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In Supreme Court Term, Liberals Stuck Together While Conservatives Appeared Fractured

The justices of the U.S. Supreme Court gather for a group portrait.
J. Scott Applewhite
The justices of the U.S. Supreme Court gather for a group portrait.

The recently concluded Supreme Court term was remarkable for many reasons. But for SCOTUS geeks who love numbers, it's worth looking at how the conservatives often split among themselves, while the liberal justices, understanding that they are playing defense, stuck together far more often, refusing to dilute the outcome of their victories by disagreeing with one another.

In all, the four hard-line conservatives wrote way more separate opinions.

They wrote nearly two-thirds of the concurring opinions. These are the opinions in which individual justices do not agree with some or all of the reasoning in the majority opinion.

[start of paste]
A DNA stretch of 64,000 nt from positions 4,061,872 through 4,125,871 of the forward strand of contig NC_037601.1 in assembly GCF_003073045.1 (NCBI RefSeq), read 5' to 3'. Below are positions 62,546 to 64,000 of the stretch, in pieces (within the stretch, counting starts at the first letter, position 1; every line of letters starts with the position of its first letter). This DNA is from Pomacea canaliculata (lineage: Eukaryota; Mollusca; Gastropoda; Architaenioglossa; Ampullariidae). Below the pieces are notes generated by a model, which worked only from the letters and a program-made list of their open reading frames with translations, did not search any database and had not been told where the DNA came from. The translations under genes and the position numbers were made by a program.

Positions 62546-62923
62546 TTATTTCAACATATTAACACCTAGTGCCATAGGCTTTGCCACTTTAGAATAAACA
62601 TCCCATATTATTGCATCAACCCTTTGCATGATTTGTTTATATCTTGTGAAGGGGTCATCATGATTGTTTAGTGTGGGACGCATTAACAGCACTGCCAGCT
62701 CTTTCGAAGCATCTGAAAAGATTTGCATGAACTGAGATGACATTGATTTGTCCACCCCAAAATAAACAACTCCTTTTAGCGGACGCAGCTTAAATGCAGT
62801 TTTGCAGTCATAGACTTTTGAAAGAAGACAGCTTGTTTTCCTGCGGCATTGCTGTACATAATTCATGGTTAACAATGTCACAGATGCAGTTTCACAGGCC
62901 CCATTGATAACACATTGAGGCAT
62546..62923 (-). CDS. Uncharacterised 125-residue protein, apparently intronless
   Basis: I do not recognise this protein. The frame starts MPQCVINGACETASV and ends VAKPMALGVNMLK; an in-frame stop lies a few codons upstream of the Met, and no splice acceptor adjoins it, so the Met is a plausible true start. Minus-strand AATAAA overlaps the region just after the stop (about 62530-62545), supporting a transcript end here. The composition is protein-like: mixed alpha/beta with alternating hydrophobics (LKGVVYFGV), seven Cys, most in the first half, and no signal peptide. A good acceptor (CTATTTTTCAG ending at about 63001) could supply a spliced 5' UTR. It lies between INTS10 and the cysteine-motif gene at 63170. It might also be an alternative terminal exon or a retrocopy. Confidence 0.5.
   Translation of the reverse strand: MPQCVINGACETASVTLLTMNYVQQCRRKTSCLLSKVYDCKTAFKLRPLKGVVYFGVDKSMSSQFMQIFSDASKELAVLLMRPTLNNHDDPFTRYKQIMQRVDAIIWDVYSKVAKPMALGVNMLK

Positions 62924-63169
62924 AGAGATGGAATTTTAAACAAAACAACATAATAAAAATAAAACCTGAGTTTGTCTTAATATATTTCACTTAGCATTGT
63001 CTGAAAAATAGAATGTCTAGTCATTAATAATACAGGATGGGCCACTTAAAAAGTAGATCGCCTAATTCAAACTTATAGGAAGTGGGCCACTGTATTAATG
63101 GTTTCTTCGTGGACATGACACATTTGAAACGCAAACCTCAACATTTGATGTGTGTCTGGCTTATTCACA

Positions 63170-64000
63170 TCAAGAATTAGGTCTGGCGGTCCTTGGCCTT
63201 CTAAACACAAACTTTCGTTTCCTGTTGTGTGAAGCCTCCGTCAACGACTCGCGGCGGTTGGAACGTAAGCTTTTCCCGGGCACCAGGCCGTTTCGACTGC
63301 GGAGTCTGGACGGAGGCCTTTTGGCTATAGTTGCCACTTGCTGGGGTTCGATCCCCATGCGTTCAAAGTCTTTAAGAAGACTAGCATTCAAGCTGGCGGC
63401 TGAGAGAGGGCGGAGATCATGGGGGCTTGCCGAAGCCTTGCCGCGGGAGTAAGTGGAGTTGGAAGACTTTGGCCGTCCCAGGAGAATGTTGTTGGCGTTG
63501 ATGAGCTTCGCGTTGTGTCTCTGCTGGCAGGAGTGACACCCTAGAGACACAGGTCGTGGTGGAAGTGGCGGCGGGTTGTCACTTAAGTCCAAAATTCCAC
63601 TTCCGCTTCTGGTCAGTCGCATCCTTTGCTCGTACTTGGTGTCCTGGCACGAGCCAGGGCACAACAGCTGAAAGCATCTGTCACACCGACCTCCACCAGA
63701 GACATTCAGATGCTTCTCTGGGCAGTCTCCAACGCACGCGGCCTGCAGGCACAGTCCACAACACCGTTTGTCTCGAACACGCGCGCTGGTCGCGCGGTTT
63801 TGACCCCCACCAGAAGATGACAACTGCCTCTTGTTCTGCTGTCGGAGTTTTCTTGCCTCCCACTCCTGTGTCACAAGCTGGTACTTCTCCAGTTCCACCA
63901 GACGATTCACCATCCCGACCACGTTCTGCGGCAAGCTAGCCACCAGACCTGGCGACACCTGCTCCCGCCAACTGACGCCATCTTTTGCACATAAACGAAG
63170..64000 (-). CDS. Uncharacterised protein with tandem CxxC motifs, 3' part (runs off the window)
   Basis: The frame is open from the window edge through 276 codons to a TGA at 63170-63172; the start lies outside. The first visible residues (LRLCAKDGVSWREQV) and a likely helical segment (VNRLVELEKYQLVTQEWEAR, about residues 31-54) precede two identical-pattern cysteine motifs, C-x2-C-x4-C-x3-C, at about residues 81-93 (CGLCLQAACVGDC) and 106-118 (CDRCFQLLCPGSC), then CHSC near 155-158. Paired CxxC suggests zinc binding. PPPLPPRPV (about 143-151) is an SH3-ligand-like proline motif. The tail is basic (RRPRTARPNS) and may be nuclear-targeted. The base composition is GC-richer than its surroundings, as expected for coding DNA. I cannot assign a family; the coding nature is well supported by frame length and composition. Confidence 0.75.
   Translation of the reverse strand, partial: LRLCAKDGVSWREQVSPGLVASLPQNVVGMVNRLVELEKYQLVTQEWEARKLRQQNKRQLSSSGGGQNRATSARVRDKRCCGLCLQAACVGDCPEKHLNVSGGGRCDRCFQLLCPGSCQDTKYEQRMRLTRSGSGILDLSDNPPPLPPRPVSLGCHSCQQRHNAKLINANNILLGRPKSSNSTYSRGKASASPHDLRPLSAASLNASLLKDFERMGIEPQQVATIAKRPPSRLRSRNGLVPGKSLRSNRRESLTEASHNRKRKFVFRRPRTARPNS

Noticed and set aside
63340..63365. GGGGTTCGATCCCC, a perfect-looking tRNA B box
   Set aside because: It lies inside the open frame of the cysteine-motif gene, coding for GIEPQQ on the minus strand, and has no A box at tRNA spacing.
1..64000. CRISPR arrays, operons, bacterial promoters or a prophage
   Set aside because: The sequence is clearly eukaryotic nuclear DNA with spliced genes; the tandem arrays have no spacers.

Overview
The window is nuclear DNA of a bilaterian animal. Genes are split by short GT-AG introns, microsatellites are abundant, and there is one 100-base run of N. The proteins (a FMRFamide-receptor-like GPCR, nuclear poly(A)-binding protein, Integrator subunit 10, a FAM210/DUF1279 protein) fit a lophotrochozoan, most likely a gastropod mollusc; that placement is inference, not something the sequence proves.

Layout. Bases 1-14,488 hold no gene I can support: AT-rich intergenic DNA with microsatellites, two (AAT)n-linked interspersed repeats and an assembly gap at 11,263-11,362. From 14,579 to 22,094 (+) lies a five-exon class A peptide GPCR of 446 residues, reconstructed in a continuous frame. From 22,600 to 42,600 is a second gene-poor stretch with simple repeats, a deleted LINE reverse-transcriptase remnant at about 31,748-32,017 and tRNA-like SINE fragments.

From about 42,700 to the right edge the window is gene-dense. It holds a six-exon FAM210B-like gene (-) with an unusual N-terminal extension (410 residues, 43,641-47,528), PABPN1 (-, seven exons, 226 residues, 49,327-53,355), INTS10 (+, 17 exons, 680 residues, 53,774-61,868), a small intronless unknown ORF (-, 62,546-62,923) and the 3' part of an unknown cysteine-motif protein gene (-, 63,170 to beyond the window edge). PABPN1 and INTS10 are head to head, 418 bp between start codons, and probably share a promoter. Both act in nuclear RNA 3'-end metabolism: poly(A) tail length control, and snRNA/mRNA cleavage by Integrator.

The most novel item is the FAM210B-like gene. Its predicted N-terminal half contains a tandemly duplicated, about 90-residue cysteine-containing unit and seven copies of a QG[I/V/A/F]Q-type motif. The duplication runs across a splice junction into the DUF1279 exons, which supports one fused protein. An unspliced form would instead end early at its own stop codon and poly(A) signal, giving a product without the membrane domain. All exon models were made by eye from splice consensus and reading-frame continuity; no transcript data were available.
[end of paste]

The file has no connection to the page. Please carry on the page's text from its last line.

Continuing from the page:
The conservative justices were also more likely to speak for themselves alone. Of the 45 solo opinions, the four most conservative justices wrote 31.


In addition, they wrote more pages than the liberal justices, writing 734 pages of concurring and dissenting opinions, out of 1,214 such pages total.


The most restrained conservative author was Chief Justice John Roberts, who wrote just one concurring opinion and one dissent. But he was the deciding vote in a lot of cases and often wrote the majority opinion in the most important decisions.

The other four conservatives put pen to paper for themselves in especially ideologically charged cases, whereas the liberal justices stayed their hands in most of these.

On the liberal side of the court, Justice Sonia Sotomayor wrote the most concurring opinions — eight of them solo and one joined by Justice Ruth Bader Ginsburg. But in six of those cases, the decisions were either unanimous or 8-1.

While members of each bloc of justices banded together in most cases, the liberal justices more often stuck together overall. Of the 60 votes cast this term, the liberals voted as a unified group 80% of the time. The four most conservative justices voted together in 70% of cases.

Copyright 2021 NPR. To see more, visit https://www.npr.org.


Nina Totenberg is NPR's award-winning legal affairs correspondent. Her reports air regularly on NPR's critically acclaimed newsmagazines All Things Considered, Morning Edition, and Weekend Edition.
Emmett Witkovsky-Eldred
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